MTA supervisors failed to check on no-show track inspectors, IG says

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The MTA’s reliance on “self-reported” track inspections exposed the city’s transit system to “widespread deception” that led to the unpaid suspension of seven no-show inspectors, MTA Inspector General Carolyn Pokorny said Thursday.

Track supervisors had no way to verify whether inspections were conducted and were not expected to do on-site checks, Pokorny said — allowing the seven workers to skate by without anyone noticing they neglected to do their jobs.

All seven workers were suspended without pay in December after MTA management became aware of Pokorny’s investigation, which began in January 2020 after news reports of debris falling from elevated tracks.

“It is appalling that so many track inspectors, on so many occasions, skipped safety inspections, filed false reports to cover their tracks, and then lied to OIG investigators about it,” Pokorny said in a statement.`

Investigators also caught the workers using their personal cellphones on the job, in violation of MTA rules. They found no evidence that the workers’ absence led to specific track defects.

But their failure to conduct inspections and widespread illicit phone use “raise alarm about the diligence with which the Inspectors approached their work, due to distractions or their complete absence from the tracks, thereby creating significant safety risks,” Pokorny’s office said in its report officially published Thursday.

“In light of the weak controls and the falling debris, the actual number of partial or completely absent inspections is likely higher,” the IG’s Office wrote. “These Inspectors treated their duties like a no- or low-show job.”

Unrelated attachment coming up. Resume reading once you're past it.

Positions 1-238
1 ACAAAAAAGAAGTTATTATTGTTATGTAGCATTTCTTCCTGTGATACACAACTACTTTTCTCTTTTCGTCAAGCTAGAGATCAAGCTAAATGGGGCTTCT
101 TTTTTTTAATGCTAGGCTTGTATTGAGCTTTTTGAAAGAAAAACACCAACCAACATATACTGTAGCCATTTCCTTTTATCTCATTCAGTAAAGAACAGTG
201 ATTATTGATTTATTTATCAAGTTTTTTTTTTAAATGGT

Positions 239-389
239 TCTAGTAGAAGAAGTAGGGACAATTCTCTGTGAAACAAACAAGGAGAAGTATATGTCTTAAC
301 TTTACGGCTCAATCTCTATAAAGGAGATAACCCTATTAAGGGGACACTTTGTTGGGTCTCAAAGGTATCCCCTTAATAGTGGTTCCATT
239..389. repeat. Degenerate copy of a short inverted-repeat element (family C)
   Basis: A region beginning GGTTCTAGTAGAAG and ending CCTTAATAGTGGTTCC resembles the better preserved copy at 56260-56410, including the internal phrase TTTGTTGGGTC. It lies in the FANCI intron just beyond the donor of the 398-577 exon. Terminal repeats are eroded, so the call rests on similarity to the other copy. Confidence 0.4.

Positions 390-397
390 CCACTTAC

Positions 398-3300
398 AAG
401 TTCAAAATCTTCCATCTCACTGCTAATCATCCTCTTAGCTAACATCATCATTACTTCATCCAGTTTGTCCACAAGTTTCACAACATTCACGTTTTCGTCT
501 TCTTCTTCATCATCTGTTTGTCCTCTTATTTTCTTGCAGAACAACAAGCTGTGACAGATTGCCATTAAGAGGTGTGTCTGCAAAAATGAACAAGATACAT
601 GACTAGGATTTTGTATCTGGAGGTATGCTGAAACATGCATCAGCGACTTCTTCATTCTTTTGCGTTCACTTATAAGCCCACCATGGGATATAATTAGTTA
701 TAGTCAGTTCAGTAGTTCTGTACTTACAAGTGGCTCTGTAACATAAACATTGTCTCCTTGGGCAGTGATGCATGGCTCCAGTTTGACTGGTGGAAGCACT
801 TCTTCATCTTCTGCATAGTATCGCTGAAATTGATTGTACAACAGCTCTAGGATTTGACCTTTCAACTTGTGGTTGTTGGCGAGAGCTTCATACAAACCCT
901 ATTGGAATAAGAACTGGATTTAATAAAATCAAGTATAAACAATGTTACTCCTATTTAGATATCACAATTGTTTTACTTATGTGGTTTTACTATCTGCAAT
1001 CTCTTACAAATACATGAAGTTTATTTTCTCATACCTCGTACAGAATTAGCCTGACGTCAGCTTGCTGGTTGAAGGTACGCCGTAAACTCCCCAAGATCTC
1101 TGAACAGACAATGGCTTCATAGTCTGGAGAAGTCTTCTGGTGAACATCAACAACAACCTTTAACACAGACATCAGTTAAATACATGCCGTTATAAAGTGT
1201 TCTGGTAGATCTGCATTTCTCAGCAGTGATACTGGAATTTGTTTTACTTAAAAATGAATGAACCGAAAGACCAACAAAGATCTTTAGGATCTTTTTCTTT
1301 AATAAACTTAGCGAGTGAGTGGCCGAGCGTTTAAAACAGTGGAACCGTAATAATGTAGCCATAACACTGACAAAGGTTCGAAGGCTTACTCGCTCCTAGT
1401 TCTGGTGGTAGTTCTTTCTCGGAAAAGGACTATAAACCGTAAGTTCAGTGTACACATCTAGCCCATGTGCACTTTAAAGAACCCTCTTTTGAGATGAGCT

To verify workers’ whereabouts, supervisors relied on hourly phone calls, which the IG’s office noted “can be made from anywhere.” In-person checks on workers were “rare,” the IG said.

Transit officials have since added additional controls to confirm workers are doing their assigned inspections.

Inspectors must now snap a picture of each station they pass to verify they’ve done the work, a process that will be further strengthened by a customized MTA mobile app.

But MTA officials cannot track workers via their MTA-issued cellphones — “the easiest solution,” in the IG’s words — because of a 2018 contract agreement prohibiting GPS monitoring of workers, Pokorny’s office said.

IG investigators also found supervision of worker cellphone use was “inadequate,” and called on the MTA to explicitly require that MTA-issued phones be used for work purposes, and issue updated policies for personal and MTA-issued phone usage.

As a a result of the investigation, all seven workers were suspended without pay, cumulatively losing out on $145,115 in wages.

“As we have been saying for months, including during discussion of this investigation at board meetings, there is nothing more important to us than ensuring the safety of the riding public,” MTA spokesman Aaron Donovan said in a statement.

“These inspectors violated the public’s trust, they were caught and immediately removed from service, and as the MTAIG points out, they are paying severe penalties for those violations. NYC Transit has zero tolerance for any action that could impact safety – period.”

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